Hi Ana, I largely agree with your comments, and practice this approach in helping to map ‘ecosystems’ of players in the linked social-ecological systems in which they co-exist interdependently (whether they realize this or not!). I have developed several diagrams to help to show the overlaps and help groups identify alternative pathways to solving wicked problems associated with path-dependency and assumptions of ‘the only ways’ things can be done from within current system constraints. Presencing the emerging whole, i.e. the new system map, is proving to be a powerful way of helping to co-develop new maps with diverse groups.

    I do not have a website (yet!) but would be happy to share the diagram with you if you send me a return email.


  5. Jordi Morrós says:

    Interesting your post.

    These days I have read this article of professor Robert Gray:

    I think that is also an interesting contribution.

  6. Jim Cory says:

    Hi Ana,

    I liked your article using ecosystem theory to help us understand sustainability. I agree with most of your statements, but wonder whether instead of “cooperation” we should think “opportunism”. What appears as cooperation from the outside is really a complicated interaction between organisms, which can at times be competitive, parasitic, symbiotic, or nurturing. Life is presented with opportunities (or alternatively, limitations) in the environment and those organisms that take advantage of them survive and proliferate.

    What we need now perhaps is a clear understanding of the limitations facing us, which discussions like yours help facilitate. Then we can begin to look for opportunities that can compensate for these constraints and help us overcome them.


  7. Eric says:


    You have stimulated my mind with the topics you have presented. I struggle mostly due to my lack of research. I wonder how we could implement a theory of this sort. I am thinking of the workplace, the economy, our community…Implementation of a sound systems theory would require sacrifice by somebody or something. Our current system (I live in the United States) promotes competition and dominance…something always loses. In your system all prosper…but I do believe some will lose as well. Let me present an example of nature that has caused an issue in central New York State in our beautiful Finger Lakes. The lakes have been deteriorated by the presence of the zebra mussel. It happened because fisherman were not properly draining their boats after boating on Lake Erie. Then they would take their boat to the Finger Lakes and transport zebra mussels from Lake Erie. What has resulted is a out of control multiplicity of zebra mussels in the Finger Lakes which has reduced certain types of vegetation and plankton. This has resulted in a loss of certain species of fish in those infected lakes. The fish were not able to survive as their food sources had been diminshed by the zebra mussel. This happens in society as well. I want to understand from your perspective how would we solve an issue like this? The issue of sacrifice or giving something up is what I assume will be your response. For instance finding an environment that is large enough that the habits of the zebra mussel have less impact? The fish had to sacrifice for the mussel..a solution would be the mussel sacrifice for the fish? If we translate this to society how could we get people to sacrifice for the good of all? I understand your flexibility and diversity theory and we would have to evolve together. That means someone has to change. Some of those who have to change/evolve do not want to because they like it where they are. How do we approach this? I am interested in your response.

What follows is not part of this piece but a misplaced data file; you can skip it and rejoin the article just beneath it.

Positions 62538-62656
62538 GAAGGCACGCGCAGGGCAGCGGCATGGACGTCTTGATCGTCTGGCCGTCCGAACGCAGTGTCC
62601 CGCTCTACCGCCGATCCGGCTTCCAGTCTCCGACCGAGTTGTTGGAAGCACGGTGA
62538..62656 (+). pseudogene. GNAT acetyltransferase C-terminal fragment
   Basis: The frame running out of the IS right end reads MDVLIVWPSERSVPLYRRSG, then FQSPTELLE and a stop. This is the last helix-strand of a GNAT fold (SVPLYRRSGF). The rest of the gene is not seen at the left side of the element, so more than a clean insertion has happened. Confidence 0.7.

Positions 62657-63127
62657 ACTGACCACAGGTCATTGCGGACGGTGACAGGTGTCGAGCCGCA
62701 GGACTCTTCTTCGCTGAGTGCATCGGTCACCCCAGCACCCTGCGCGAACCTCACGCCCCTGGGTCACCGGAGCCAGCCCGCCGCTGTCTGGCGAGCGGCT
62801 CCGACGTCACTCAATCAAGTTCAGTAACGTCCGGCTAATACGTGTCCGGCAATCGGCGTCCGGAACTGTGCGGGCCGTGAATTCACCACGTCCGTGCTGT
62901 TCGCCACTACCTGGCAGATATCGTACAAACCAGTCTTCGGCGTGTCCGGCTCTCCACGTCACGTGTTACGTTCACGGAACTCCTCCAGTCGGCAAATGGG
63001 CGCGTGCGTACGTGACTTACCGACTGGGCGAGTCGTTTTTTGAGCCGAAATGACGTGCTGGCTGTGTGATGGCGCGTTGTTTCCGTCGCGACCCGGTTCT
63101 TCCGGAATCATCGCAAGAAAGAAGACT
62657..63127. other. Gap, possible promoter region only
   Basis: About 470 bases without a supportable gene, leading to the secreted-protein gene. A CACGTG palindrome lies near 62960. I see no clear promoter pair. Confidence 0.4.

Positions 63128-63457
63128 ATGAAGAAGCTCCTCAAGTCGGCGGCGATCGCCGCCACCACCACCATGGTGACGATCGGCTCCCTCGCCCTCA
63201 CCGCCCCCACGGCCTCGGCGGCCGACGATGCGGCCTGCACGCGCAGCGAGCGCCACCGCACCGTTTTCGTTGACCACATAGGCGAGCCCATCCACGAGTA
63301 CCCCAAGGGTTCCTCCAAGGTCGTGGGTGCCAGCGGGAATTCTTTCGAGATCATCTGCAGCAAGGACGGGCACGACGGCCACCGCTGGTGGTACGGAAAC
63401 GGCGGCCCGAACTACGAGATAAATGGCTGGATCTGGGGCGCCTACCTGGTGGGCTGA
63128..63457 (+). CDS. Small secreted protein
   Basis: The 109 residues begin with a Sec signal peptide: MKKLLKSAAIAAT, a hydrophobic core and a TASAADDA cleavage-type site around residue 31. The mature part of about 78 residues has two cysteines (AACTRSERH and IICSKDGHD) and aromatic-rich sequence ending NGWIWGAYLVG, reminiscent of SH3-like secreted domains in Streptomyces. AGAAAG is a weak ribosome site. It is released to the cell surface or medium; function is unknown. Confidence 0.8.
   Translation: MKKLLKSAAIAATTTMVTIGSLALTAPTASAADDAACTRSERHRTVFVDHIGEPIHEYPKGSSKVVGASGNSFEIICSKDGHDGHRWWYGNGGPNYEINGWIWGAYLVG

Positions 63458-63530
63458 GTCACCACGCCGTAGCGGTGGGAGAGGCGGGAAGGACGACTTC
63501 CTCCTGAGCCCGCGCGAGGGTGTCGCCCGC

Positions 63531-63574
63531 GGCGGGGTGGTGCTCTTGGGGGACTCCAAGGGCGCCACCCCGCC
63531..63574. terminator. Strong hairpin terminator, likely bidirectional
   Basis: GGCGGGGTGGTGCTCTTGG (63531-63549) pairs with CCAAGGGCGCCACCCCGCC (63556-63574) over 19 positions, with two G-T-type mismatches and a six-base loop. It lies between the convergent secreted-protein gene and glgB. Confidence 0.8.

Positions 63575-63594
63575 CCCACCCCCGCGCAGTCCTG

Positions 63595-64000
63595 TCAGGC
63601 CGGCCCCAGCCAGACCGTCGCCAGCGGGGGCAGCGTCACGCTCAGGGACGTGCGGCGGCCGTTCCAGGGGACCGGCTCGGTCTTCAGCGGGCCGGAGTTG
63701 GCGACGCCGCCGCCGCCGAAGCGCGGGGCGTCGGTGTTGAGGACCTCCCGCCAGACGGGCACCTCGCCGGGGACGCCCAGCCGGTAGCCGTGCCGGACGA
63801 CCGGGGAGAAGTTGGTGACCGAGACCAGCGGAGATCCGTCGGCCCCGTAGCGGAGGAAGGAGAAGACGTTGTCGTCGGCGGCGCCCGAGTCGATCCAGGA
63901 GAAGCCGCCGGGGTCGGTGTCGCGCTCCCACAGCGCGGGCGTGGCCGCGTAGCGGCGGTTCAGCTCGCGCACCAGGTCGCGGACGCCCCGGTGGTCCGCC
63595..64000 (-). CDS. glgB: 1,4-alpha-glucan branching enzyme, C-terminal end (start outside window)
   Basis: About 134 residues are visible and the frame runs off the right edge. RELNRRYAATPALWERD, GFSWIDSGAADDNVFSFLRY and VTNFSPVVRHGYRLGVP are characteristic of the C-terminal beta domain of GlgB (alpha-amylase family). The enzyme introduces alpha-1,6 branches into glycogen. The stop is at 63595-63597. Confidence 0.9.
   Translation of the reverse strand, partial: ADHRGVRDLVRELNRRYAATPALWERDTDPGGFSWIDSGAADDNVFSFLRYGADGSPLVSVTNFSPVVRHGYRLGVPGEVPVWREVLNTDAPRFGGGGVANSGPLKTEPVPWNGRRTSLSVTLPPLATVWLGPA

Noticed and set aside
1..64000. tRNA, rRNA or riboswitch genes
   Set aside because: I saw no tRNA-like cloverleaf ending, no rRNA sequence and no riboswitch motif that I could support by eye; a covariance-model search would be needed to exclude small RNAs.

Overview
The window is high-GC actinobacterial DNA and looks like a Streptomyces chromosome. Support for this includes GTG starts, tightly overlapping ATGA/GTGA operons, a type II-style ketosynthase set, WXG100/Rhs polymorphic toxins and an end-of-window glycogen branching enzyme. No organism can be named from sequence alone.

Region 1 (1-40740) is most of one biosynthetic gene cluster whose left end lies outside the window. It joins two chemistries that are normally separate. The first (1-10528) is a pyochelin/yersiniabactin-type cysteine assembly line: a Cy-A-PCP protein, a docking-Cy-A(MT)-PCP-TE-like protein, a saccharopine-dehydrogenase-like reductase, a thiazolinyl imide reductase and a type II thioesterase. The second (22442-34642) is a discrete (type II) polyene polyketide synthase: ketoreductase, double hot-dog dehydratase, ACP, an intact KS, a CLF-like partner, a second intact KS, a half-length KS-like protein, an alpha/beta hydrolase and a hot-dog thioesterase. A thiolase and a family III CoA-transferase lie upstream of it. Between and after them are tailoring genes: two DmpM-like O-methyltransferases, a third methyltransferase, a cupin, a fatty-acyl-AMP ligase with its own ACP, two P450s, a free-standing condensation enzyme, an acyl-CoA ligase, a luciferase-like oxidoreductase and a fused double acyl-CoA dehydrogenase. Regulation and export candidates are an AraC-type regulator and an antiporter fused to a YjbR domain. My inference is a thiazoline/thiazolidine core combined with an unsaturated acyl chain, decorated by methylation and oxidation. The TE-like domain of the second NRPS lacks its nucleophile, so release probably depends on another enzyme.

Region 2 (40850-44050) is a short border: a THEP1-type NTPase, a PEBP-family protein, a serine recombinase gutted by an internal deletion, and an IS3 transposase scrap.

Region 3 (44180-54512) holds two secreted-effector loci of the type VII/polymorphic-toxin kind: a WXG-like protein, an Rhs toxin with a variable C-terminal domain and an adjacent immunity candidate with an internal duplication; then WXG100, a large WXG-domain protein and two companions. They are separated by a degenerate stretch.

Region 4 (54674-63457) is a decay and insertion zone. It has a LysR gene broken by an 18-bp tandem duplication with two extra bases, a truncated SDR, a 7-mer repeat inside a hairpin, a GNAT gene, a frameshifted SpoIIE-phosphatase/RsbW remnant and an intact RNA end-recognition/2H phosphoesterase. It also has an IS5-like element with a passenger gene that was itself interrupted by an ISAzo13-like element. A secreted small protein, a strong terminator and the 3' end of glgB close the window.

• Julius Neviera says:

      Interesting example of ecosystem change when influenced by outside factor. Lake as a system suffered from outside factor that influenced food balance and instilled changes in flora and micro fauna. People living on lake see increasing mussels numbers and are worried as they stick to everything that is thick. This particular species has sharp shell edges, people are less likely to swim. It is alarming, but changes are not necessarily negative. Zebra mussels while feeding cleans water, they contribute to sediment enrichment. Fish that feed on sediment have more food, more sunlight reaches lake floor, new vegetation grows and mussels themselves become food for number of predators. Over time lake ecosystem changes and reaches new balance and negative factor effect is removed.
      In the end for people lake as recreational place is lost, but as food source it is still there, maybe even richer.
      So what matters? Recreation? Nutrition?

      Every society has it’s goals. Every human society has a capability to change it’s goals. Ecosystem does not.
      I see sustainability as tool to change goals of society, to make society look at what actually matters. Over long period we as part of society lost one main instinct that drives all ecosystems – survival instinct.
      If there’s no humans, there’s no society.
      So if you have to loose some or your freedom rights to survive what will you choose? Freedom or survival?
      Extreme individualism is on the rise, but can you survive in arctic alone?
      So first one needs to choose what is he individualist or member of society…

  8. Great subject if we don’t get lost in it.
    Societies are fine if they don’t impose a straight jacket upon us.
    I don’t think anyone could sum it up better then George Carlin
    I’m more interested in the missing key to Evolution.